Drivers of Residential Solar Adoption: Environmental Preference or Peer Pressure?

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By Pamela Cargill, Principal, Chaolysti

A version of this post was originally published on Chaolysti.

 

A study by NYU Stern School of Business Assistant Professor of Marketing Bryan Bollinger explores the drivers of residential solar adoption. The findings contain valuable insights for solar installers as they develop their strategic marketing programs.

Is solar adoption being driven by marketing on the part of solar companies? Is it affected by a “keeping up with the Joneses” predisposition to sympathy with environmental concerns like owning a Prius or electric vehicle? NYU Stern School of Business Assistant Professor of Marketing Bryan Bollinger presented preliminary findings of his solar adoption research in “Environmental Preferences & Peer Effects in Diffusion of Photovoltaic Panels,” a study he co-authored with Kenneth Gillingham of the Yale School of Forestry & Environmental Studies. The results of this preliminary study provide insights that residential solar installers can explore when developing their strategic marketing programs.  

Using California’s San Francisco Bay Area as a study radius, Bollinger’s research explored possible reasons for a very visible clustering of PV installations shown clearly in two illustrations:

SF Bay Area: Clustering of PV Installations from 2001-2003

 

SF Bay Area: Clustering of PV Installations from 2001-2006

 

Bollinger and his colleague pored over California Solar Initiative (CSI) data from 2001-2009 covering 34,110 installations. They analyzed the data for possible correlations both within complete zip codes and then on a street-level basis. Some top-level findings include:

  • The average time between adoptions in a given zip code was 64 days, with a 21-day median.

  • When crossing demographic information with a zip code, peer influence was clearly influential among populations with higher median home values.

  • Perhaps somewhat shockingly, a trait that many believe leads to solar adoption, hybrid vehicle ownership, was not susceptible to much peer influence in further solar adoption.

  • As with other studies, populations that were highly educated and over 65 were shown to be adopters.

 

The clustering behavior does seem to be influenced by both peers and environmental leanings, but with peer leanings showing far greater statistical relevance, with 1% driving a 1% decrease in time until the next adoption. Peer effects were also correlated with specific contractors, especially within a small geographic area, such as a street. This shows that companies that rely on word of mouth/social networking to drive referrals, who reward customer loyalty, and who provide excellent customer service will win business.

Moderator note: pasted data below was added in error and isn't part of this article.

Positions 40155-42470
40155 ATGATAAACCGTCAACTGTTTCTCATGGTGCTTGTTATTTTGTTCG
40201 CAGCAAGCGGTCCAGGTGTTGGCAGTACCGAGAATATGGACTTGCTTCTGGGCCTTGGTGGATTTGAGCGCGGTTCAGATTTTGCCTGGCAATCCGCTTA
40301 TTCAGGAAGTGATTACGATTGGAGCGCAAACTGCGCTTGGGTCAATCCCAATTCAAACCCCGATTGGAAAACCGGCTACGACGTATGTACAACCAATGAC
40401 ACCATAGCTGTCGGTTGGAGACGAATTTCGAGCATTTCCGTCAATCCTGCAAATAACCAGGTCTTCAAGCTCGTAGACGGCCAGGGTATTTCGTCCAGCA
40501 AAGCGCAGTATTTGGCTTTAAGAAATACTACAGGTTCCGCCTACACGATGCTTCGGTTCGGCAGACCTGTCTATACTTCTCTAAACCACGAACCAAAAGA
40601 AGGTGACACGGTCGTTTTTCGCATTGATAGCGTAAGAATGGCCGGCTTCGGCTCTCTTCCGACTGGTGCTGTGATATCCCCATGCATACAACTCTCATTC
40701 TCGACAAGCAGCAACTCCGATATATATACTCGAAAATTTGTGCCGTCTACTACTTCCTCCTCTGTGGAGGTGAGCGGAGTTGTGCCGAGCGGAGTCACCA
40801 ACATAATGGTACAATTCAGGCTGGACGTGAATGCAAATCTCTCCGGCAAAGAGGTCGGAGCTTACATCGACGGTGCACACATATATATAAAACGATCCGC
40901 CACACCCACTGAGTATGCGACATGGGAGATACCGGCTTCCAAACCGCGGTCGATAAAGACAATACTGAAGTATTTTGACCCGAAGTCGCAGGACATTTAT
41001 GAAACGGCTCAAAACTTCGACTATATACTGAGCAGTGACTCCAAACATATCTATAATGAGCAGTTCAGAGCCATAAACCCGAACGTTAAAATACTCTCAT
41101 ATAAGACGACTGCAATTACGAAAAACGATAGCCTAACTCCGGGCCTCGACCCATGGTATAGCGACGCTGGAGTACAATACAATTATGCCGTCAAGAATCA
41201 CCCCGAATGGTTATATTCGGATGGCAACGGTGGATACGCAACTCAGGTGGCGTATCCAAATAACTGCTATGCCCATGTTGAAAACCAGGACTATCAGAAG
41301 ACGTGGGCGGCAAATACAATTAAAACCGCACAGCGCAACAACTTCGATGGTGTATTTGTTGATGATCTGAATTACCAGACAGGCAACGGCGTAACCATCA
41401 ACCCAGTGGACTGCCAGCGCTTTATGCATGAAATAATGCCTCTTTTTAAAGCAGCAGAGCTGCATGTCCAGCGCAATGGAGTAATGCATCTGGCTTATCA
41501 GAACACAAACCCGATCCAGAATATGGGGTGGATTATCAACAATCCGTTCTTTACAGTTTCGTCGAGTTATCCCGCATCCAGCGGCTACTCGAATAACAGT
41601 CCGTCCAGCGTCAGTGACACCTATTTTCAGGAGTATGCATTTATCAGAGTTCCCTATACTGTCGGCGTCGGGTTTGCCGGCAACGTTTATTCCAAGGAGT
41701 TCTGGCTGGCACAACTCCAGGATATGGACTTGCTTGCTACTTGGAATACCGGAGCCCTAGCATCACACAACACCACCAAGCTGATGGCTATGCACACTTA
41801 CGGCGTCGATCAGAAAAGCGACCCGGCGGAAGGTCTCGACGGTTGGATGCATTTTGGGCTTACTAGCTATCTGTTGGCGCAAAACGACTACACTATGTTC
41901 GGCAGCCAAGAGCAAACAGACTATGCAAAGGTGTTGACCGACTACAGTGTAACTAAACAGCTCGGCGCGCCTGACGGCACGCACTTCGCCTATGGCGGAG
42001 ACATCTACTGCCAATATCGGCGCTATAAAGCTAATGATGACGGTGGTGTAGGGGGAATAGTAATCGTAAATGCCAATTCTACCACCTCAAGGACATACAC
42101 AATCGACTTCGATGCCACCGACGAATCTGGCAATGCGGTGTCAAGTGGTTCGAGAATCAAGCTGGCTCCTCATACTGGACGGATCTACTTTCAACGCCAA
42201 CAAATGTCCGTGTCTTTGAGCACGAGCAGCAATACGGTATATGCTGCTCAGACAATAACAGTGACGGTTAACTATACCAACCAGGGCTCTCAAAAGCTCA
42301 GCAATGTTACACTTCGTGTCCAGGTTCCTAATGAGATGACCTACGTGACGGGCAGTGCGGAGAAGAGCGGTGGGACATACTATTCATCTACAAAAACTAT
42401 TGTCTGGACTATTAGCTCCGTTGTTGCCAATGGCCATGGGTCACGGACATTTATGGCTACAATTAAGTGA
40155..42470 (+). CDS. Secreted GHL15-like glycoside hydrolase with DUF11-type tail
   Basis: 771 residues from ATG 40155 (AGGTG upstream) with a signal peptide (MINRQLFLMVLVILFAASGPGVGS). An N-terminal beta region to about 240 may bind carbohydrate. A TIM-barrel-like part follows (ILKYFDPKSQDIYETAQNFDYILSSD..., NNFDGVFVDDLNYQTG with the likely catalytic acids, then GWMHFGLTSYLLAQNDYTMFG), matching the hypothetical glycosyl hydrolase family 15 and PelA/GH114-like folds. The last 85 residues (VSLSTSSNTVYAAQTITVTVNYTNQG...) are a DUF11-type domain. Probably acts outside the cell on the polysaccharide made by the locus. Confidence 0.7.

Strangely, strong environmental leanings were shown to decrease the peer effect. Why is this? It’s unclear, but perhaps those with high environmental leanings were more self-motivated in their purchase decisions and lifestyle choices and less likely to succumb to peer influence.

Since the publication of this study in 2012, the truth behind the findings has played out. The top-selling solar companies have tuned their customer acquisition strategies and developed “tupperware-style” neighborhood solar parties, group marketing programs, and loyalty programs that depend on social or neighborhood networks. These tactics all take advantage of the peer influence and proximity study findings. And since referral customers are your least expensive customers to acquire, why not find a way to bring more of these tactics into your company’s marketing program?

The takeaway: Start driving customer loyalty programs to increase referrals, explore neighborhood marketing programs, and ride the natural peer influence wave to help catapult your solar business to success.

 

Disclaimer: Any opinions expressed in this blog by persons not affiliated with PV Solar Report reflect the judgment of the author and not necessarily that of PV Solar Report.